London house prices fell in October as slowdown in the capital dragged down UK property price growth to its lowest level in five years.
House prices in London fell 0.3 per cent in October, taking the annual price fall in the capital to 1.7 per cent, according to data released today by the Office for National Statistics (ONS).
The sluggish figures dragged the average price rise across the UK to 2.7 per cent, the lowest annual rate since July 2013.
Uncertainty in the run-up to Brexit has led to a stagnation in the capital’s property market, with house prices falling each month since July this year. The latest fall takes the average London property value to £473,609.
The ONS said falling house prices have mainly been driven by inner London boroughs, where annual growth has been negative since the beginning of the year.
But prices in outer London fell by 0.2 per cent in October, the first annual fall since 2011, suggesting the slump has now spread into the suburbs.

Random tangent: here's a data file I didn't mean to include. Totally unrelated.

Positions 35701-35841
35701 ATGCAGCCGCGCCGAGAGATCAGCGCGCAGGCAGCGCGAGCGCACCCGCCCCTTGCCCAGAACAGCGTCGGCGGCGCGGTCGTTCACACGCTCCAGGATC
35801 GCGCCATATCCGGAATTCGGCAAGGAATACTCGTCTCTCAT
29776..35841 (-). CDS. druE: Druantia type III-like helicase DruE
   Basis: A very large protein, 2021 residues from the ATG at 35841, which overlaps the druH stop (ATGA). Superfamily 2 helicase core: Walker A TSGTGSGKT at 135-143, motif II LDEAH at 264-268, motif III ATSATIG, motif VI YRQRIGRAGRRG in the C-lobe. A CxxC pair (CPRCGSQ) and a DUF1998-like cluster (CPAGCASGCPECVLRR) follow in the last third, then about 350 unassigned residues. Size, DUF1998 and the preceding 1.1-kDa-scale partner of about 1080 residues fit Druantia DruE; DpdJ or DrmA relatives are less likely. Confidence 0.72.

Chris Sykes, mortgage analyst at Private Finance, said: “While the rest of the UK may be enjoying positive growth for now, it’s important to remember the wider UK property market often takes its lead from London.
“With Brexit uncertainty likely to continue well beyond 29 March, UK house prices could be set to weaken nationwide in 2019.”
ONS figures also revealed UK inflation fell to a 20 month low in November, rising just 2.3 per cent. It said the slowdown was fuelled by a drop in petrol prices ahead of Christmas.
Jonathan Samuels, chief executive of Octane Capital, said: “The million dollar question at present is whether the property market slowdown turns into a property market meltdown.
“With Brexit day approaching, the hope is that strong employment levels, falling inflation, a lack of supply and continued low borrowing rates will prevent a collapse in prices.”